091619 trimble driver retention chris orban_cropped_2.jpeg Photo: Catharine Conway/Fleet Owner
Chris Orban, vice president of data science in the Trimble Transportation Division.

Respecting the driver can make all the difference

How using Vusion to manage your drivers could help retain them.

HOUSTON. It’s no question that driver retention is a problem facing all fleets, no matter how big or small. During a session at Trimble’s in.sight user conference, Chris Orban, vice president of data science in the Trimble Transportation Division and Onavie Boyce, BI consultant for DAWG alerting system for data warehouse, dove into driver turnover and solutions on how to overcome it.

“Wouldn’t it be nice to treat drivers as human beings and not numbers?” started Orban. “Going back many years ago, it was not possible for the safety manager I was working with to get the first and last name of the driver in the system. They could get the truck number that the driver was assigned to, and they can get the driver ID number, but not their first and last name. That’s kind of crazy, right? We have to remember that drivers are people, too.”

Orban explained how expensive it is to replace a driver when they leave – anywhere from $8,000 to $10,000 depending on the company. Some of these costs include advertising, staff labor costs, testing fees, recruitment fees, orientation fees, cost of safety, training fees, referral/sign on bonus, costs for idle equipment and more.

But what drives turnover? Orban suggested money, hometime, freight type, work load and respect all play a role in driver turnover with each reason having its own solution. Paying drivers for performance, guaranteed home time, accessorial pay and fatigue monitoring were all potential solutions presented by Orban. But what solutions are out there for respecting the driver?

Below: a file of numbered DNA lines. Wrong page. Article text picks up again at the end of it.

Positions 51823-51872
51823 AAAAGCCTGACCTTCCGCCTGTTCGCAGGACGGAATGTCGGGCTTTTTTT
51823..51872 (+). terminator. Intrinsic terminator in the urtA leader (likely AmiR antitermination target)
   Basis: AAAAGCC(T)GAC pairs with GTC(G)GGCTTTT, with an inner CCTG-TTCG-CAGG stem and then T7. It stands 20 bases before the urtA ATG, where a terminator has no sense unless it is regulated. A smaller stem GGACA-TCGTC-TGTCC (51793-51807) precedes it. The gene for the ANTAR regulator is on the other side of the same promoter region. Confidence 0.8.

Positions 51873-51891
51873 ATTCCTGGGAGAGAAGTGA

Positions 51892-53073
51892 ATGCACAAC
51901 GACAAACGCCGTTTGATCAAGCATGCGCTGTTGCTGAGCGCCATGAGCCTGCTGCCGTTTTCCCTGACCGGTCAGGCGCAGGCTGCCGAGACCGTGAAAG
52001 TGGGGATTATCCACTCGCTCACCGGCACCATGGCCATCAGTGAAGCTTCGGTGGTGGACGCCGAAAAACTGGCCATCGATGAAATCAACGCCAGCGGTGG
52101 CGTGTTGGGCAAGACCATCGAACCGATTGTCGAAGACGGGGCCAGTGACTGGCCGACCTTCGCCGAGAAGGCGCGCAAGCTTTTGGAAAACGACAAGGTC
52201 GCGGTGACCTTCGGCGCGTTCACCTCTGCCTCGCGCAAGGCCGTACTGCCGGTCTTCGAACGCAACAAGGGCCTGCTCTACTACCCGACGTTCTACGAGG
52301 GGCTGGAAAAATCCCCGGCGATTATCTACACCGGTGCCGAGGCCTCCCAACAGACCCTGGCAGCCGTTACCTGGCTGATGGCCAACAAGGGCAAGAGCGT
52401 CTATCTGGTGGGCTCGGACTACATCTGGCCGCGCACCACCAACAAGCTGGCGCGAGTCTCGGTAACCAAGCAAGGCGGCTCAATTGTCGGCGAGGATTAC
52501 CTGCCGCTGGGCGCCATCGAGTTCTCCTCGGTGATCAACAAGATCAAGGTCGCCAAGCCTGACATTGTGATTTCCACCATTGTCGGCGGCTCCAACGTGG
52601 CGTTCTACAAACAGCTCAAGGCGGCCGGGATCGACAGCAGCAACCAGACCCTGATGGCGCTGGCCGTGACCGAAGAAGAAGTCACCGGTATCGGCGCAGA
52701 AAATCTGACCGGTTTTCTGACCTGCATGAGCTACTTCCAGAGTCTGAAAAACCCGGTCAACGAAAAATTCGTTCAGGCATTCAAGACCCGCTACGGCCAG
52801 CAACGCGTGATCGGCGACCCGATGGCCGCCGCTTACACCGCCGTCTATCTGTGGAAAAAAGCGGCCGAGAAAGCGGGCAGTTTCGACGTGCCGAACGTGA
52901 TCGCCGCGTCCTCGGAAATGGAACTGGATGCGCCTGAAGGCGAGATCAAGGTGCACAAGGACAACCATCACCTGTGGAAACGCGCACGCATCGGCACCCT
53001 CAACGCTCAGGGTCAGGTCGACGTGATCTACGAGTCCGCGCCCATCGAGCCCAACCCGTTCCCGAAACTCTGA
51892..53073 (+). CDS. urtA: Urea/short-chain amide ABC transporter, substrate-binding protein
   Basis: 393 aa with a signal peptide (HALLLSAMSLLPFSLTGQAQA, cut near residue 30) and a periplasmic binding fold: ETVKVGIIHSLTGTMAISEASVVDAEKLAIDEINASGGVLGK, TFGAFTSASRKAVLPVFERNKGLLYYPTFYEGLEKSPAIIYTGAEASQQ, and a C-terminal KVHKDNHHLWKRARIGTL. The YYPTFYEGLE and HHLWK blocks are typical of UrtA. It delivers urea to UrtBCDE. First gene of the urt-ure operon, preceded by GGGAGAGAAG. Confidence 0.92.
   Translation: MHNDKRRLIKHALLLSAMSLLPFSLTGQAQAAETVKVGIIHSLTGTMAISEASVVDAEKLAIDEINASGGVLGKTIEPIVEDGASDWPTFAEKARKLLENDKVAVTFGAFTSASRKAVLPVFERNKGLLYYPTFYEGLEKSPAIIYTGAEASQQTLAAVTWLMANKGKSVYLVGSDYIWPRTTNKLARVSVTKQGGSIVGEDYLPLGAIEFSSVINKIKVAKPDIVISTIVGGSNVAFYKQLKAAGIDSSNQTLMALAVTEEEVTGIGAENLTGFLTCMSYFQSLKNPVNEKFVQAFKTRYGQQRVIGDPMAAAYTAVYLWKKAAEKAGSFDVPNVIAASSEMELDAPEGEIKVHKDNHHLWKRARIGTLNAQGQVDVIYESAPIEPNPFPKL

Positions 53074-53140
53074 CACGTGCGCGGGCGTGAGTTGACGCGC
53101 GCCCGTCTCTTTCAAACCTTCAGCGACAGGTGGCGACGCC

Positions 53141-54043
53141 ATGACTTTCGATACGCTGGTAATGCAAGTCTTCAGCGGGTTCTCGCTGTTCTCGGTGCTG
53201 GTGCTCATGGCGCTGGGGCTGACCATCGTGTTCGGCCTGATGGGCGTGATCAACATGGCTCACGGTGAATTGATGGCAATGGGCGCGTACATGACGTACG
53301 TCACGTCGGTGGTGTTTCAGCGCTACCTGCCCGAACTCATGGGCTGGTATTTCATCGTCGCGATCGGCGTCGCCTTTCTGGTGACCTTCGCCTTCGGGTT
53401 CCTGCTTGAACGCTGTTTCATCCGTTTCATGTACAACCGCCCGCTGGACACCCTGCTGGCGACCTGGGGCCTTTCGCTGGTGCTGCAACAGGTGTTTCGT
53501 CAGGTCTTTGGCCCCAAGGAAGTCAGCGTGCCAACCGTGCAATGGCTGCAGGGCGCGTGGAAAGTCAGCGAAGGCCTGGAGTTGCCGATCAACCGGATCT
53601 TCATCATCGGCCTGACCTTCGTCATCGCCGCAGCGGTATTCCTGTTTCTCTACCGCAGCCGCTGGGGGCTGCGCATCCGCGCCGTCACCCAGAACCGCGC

According to Orban, understanding your driver’s career path, hearing their voice while at the same time making your voice heard as well, being committed to doing what you say you’re going to do as a fleet because trust is a two-way street are all possible solutions to respecting the driver.

Boyce, on the other hand, suggests that recognizing a driver’s age when they leave the fleet matters just as much as the length of that driver’s service, their performance, the organizational structure of the fleet as well as the understanding of the marketplace all matter in realizing a fleet’s retention rate.

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Onavie Boyce, BI consultant for DAWG alerting system for data warehouse at Trimble Transportation.

Enter Vusion Driver Analytics, a driver retention software integrated within the TMW Suite, a transportation management program.

Through Vusion, fleet managers can use these factors to determine whether or not a driver is more or less likely to leave their fleet:

  • Driver predictive score: single point for dispatchers to see if a driver is in danger of leaving the company
  • Retention predictor: field that indicates the predictor that is most influential on the driver’s predictive retention score.
  • View driver’s trip history, driver pay, expiration, accidents, HOS, and provide driver coaching records.

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For example, if a driver is unhappy because he’s driving too many cross-country trips and not being able to see his family as much, a fleet manager could see that noted in the coaching records and maybe assign that driver to some trips closer to home. Making a simple change like that could make the difference between the driver staying or leaving the fleet.

“For me, it’s about having the right conversation with the right driver at the right time,” Orban said. “Over the time I’ve been doing predictive driver retention, I have seen that if you have the right conversation with the driver before they make that decision to leave, you can change that turnover rate by 50%. That’s a pretty powerful number.”

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